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Agence Future Logo 4.8: Overland to India


the last meters in Pakistan

We decided to travel overland from Damascus to Delhi. Of course we could not cycle the distance in the time available. We had originally planned to fly because we believed that it was impossible to cross the border from Pakistan into India. We learned about a group of British cyclists who did manage to make the crossing and made new enquiries. It turned out that it was quite possible to travel overland. Moreover, it was the less expensive option as well as being far more interesting and ecologically sound than flying. So we applied for visa's for Iran and Pakistan. The Irani visa turned out to be the most difficult. After several weeks of waiting for a tourist visa, we applied for a transit visa to be prolonged once inside the country. We decided to catch a train from Alleppo but first we wanted to test the health of Maya's knees and enjoy a few days of quiet cycling through the Orontes Valley. We visited Hama and Apamea and rode 210 km in three days.

The train ride from Allepo to Teheran took two and a half days. On the train we met Saber Sanami, a good-natured family man from Teheran. Later we visited him at his home in Northern Teheran. We also met a couple of German 'travelling carpenters' with whom we shared a sleeper compartment. They were dressed in traditional frock and were partaking in an 800 year old tradition of craftsmen having finished their formal education travelling to further their knowledge and skills in other countries. The two will be on the road for three years and a day. They travel with no more than their tools, a walking stick and a change of underwear. Except for their plastic water bottle and toothbrush, nylon sleeping bags and a list of e-mail addresses, the two were carrying nothing that they might not have had on them two hundred years ago as well. The contrast with our technology-laden bags could not have been bigger. During their interviews the two talked about the need to get back to bare essentials and their uncertainty about the effect their journey might have on the rest of their lives.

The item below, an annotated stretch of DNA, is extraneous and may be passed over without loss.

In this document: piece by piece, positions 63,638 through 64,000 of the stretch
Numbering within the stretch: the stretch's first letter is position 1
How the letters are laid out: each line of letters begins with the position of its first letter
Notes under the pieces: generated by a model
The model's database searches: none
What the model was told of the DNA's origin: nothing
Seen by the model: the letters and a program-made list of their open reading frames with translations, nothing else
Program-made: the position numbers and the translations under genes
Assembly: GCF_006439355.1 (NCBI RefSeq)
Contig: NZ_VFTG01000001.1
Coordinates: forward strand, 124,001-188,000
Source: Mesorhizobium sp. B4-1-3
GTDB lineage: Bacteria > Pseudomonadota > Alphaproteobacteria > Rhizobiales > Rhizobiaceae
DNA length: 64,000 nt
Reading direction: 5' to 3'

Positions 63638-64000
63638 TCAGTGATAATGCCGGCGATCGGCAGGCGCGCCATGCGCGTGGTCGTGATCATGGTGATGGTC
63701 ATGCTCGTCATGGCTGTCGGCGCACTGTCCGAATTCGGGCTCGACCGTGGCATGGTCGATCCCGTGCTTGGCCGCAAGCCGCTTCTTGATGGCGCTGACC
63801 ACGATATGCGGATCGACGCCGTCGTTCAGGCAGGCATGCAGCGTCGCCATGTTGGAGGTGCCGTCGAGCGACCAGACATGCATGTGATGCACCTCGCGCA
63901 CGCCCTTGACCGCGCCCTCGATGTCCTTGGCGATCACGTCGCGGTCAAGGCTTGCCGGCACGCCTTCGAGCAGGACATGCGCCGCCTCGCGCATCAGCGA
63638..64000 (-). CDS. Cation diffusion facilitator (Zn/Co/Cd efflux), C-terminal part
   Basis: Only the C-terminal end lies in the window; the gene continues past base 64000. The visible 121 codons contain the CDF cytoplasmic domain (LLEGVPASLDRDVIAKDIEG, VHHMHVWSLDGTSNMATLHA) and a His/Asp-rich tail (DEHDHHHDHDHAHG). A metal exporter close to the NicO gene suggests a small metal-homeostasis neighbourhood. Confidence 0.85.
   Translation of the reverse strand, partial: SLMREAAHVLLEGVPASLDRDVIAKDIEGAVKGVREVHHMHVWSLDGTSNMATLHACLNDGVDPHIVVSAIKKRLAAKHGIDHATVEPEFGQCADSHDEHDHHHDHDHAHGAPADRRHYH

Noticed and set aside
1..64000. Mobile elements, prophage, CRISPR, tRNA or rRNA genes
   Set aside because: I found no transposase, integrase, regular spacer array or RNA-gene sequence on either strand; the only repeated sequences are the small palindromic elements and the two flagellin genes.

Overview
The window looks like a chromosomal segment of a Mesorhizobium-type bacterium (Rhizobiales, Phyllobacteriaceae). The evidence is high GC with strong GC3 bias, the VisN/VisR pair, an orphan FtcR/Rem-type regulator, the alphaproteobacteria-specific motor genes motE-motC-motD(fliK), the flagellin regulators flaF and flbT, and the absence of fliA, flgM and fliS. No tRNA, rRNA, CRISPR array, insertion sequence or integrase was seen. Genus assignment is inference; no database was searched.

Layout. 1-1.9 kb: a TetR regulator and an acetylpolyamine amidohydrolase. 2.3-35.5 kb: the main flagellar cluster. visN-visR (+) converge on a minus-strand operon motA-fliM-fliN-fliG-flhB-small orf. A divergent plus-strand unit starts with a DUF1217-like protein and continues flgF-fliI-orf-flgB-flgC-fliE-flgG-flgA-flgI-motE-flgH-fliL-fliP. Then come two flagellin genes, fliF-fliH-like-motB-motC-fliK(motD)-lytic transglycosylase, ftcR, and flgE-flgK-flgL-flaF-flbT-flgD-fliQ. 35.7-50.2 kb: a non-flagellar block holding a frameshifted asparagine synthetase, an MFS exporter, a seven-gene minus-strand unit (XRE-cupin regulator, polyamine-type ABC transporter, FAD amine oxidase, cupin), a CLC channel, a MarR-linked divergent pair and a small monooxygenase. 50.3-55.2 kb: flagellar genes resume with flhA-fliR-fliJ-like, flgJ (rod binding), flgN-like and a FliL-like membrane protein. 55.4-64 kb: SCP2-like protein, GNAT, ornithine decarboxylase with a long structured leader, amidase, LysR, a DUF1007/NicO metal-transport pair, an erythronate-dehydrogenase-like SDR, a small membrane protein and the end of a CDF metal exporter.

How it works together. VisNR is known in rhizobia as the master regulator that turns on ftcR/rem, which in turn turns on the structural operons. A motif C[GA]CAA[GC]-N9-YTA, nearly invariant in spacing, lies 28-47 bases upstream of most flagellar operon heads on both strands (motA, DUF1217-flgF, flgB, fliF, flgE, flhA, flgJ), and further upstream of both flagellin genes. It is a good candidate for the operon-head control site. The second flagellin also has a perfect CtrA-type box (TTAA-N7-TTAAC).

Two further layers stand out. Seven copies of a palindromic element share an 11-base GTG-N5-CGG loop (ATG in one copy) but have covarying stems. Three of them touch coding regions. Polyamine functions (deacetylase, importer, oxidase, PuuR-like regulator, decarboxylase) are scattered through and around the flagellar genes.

the start of the great train trip great snowwhite views in Turkey

From Teheran we travelled on to Esfehan. Getting our bikes on the train was an adventure with a happy ending thanks to the help of a resourceful railway assistant who had us buy tickets for a whole compartment so that we could take the bikes in there with us and who convinced the train chef that this was a good idea too. After that rush a young man from Esfehan came to sooth our racing hearts with the wonderful music from his beautiful sitar. The following nights we stayed with his family of whom we interviewed every member: Kamiar himself, who had stopped his studies in Botany to 'play the sitar from six in the morning till twelve at night', his dad a successful orthopaedic surgeon (who took a look at my knees and helped me look through his books), his mum, a housewife who has fought hard to provide a safe and stimulating home in a limiting national environment and his younger brother who wants to be a robotic engineer and dreams of encounters with aliens and space travel.

In Esfehan we extended our visa but got only five days on top of the seven we already had. So we travelled on towards the border with Pakistan. We stopped a few days in Yazd and in Bam where we had interesting evening conversations with our host and were we visited a Zurchane or 'house of power'.

wonderful detail in Persian Architecture Imam Khomeini Mosque in Esfehan riding by the river, under cover

Upon arrival in Pakistan we spent a very tough 17 hours on a bus to Quetta and from there we travelled on to Lahore in a far more comfortable train compartment. On the train we talked with a police supervisor from Karachi who had surprisingly philosophical ideas about the future. In Lahore we visited the vast campuses of the Punjab University and the University of Engineering and Technology where we also attended a symposium on draught and water management making use of the opportunity to talk with some of the academics and government representatives present about longer term questions concerning water.

From Lahore we cycled to Amritsar across the Indian border, read all about our times in India in the next instalment of this overview.

Read more on Agence Future's adventures in the middle east:

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Last changed: May 20, 2012